Keywords: Domestic water, water balance, water budget, ground water, shallow well.

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25 The Morphology of Sri Lankan Text Messages

Authors: Chamindi Dilkushi Senaratne

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Communicating via a text or an SMS (Short Message Service) has become an integral part of our daily lives. With the increase in the use of mobile phones, text messaging has become a genre by itself worth researching and studying. It is undoubtedly a major phenomenon revealing language change. This paper attempts to describe the morphological processes of text language of urban bilinguals in Sri Lanka. It will be a typological study based on 500 English text messages collected from urban bilinguals residing in Colombo. The messages are selected by categorizing the deviant forms of language use apparent in text messages. These stylistic deviations are a deliberate skilled performance by the users of the language possessing an in-depth knowledge of linguistic systems to create new words and thereby convey their linguistic identity and individual and group solidarity via the message. The findings of the study solidifies arguments that the manipulation of language in text messages is both creative and appropriate. In addition, code mixing theories will be used to identify how existing morphological processes are adapted by bilingual users in Sri Lanka when texting. The study will reveal processes such as omission, initialism, insertion and alternation in addition to other identified linguistic features in text language. The corpus reveals the most common morphological processes used by Sri Lankan urban bilinguals when sending texts.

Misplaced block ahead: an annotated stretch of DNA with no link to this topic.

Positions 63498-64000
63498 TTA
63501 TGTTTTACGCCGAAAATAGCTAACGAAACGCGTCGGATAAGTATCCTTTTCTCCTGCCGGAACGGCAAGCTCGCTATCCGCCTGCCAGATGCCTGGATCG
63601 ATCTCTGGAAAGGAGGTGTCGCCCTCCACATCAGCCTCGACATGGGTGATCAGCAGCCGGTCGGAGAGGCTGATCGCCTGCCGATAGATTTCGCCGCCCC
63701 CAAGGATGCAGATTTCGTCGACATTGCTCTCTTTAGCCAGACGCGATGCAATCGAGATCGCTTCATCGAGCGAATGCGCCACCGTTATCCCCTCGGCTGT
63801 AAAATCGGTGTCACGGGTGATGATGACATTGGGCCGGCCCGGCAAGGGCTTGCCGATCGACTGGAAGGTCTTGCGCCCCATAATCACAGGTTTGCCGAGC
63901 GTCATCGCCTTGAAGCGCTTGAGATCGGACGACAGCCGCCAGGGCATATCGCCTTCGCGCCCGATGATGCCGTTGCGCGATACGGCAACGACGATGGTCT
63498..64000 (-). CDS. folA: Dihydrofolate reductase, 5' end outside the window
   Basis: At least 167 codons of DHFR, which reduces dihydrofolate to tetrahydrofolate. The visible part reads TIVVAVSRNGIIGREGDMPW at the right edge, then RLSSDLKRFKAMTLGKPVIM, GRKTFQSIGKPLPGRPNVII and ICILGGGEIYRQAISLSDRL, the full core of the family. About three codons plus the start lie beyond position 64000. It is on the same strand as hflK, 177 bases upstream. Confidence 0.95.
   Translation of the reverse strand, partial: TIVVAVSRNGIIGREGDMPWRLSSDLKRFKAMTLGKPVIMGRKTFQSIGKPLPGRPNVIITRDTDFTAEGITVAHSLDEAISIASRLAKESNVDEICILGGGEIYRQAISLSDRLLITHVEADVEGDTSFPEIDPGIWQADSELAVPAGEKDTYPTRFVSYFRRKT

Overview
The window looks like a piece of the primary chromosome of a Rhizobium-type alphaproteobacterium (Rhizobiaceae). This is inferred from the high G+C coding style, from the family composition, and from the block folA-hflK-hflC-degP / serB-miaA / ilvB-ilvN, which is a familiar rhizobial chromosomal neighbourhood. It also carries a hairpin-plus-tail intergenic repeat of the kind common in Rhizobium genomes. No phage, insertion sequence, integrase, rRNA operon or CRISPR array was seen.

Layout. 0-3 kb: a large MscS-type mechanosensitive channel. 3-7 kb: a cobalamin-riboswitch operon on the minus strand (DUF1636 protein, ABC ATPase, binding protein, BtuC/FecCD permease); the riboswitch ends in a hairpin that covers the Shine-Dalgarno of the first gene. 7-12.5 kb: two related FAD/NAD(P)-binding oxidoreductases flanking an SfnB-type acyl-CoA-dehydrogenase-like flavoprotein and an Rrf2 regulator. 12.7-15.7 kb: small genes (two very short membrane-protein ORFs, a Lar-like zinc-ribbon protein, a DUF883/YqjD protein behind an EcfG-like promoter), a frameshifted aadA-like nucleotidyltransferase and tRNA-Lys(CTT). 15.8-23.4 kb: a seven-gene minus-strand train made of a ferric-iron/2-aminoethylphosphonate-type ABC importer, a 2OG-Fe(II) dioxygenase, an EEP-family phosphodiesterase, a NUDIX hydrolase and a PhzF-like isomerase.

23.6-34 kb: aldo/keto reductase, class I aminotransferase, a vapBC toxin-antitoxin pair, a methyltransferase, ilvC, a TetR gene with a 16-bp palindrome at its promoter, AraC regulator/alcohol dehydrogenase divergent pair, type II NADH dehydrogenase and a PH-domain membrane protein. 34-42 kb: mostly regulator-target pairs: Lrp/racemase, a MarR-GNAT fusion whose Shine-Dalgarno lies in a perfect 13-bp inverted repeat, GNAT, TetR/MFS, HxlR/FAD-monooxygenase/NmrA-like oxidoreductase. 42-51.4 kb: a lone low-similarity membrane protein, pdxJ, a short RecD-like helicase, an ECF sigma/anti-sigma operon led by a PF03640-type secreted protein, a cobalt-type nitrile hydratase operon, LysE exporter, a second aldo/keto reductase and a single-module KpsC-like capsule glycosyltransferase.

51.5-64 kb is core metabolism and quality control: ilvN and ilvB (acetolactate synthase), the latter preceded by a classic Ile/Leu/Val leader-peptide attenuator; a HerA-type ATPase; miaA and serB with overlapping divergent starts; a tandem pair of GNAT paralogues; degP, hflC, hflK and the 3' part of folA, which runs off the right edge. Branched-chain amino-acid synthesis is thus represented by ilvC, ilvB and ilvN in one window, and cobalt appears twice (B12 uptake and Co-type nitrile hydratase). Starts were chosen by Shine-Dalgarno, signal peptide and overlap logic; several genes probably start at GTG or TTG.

Keywords: Bilingual, deviations, morphology, texts.

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24 Assessment of Tourist and Community Perception with Regard to Tourism Sustainability Indicators: A Case Study of Sinharaja World Heritage Rainforest, Sri Lanka

Authors: L. P. K. Liyanage, N. R. P. Withana, A. L. Sandika